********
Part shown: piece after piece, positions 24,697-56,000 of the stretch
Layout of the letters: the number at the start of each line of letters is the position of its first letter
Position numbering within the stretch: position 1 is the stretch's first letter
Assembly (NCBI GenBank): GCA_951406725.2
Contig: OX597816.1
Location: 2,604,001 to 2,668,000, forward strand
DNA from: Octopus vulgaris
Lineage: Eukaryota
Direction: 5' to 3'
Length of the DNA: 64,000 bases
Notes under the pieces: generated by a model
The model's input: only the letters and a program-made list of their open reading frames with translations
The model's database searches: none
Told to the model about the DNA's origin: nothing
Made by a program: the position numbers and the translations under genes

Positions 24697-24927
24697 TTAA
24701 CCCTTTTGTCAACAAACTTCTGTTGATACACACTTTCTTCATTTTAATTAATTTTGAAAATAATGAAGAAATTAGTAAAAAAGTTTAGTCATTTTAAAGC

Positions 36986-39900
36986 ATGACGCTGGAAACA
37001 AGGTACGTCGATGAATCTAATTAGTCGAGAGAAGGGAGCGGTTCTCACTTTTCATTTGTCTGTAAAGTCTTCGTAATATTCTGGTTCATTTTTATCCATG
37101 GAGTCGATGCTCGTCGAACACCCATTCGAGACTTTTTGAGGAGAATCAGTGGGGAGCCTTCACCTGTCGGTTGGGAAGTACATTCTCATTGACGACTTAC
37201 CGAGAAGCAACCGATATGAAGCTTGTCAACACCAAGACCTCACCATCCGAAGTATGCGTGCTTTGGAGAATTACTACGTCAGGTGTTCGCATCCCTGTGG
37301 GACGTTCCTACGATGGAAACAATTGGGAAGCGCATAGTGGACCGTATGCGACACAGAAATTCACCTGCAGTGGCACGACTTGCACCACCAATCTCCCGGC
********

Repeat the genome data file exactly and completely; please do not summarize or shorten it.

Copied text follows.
Part shown: piece after piece, positions 24,697-56,000 of the stretch
Layout of the letters: the number at the start of each line of letters is the position of its first letter
Position numbering within the stretch: position 1 is the stretch's first letter
Assembly (NCBI GenBank): GCA_951406725.2
Contig: OX597816.1
Location: 2,604,001 to 2,668,000, forward strand
DNA from: Octopus vulgaris
Lineage: Eukaryota
Direction: 5' to 3'
Length of the DNA: 64,000 bases
Notes under the pieces: generated by a model
The model's input: only the letters and a program-made list of their open reading frames with translations
The model's database searches: none
Told to the model about the DNA's origin: nothing
Made by a program: the position numbers and the translations under genes

Positions 24697-24927
24697 TTAA
24701 CCCTTTTGTCAACAAACTTCTGTTGATACACACTTTCTTCATTTTAATTAATTTTGAAAATAATGAAGAAATTAGTAAAAAAGTTTAGTCATTTTAAAGC

Positions 36986-39900
36986 ATGACGCTGGAAACA
37001 AGGTACGTCGATGAATCTAATTAGTCGAGAGAAGGGAGCGGTTCTCACTTTTCATTTGTCTGTAAAGTCTTCGTAATATTCTGGTTCATTTTTATCCATG
37101 GAGTCGATGCTCGTCGAACACCCATTCGAGACTTTTTGAGGAGAATCAGTGGGGAGCCTTCACCTGTCGGTTGGGAAGTACATTCTCATTGACGACTTAC
37201 CGAGAAGCAACCGATATGAAGCTTGTCAACACCAAGACCTCACCATCCGAAGTATGCGTGCTTTGGAGAATTACTACGTCAGGTGTTCGCATCCCTGTGG
37301 GACGTTCCTACGATGGAAACAATTGGGAAGCGCATAGTGGACCGTATGCGACACAGAAATTCACCTGCAGTGGCACGACTTGCACCACCAATCTCCCGGC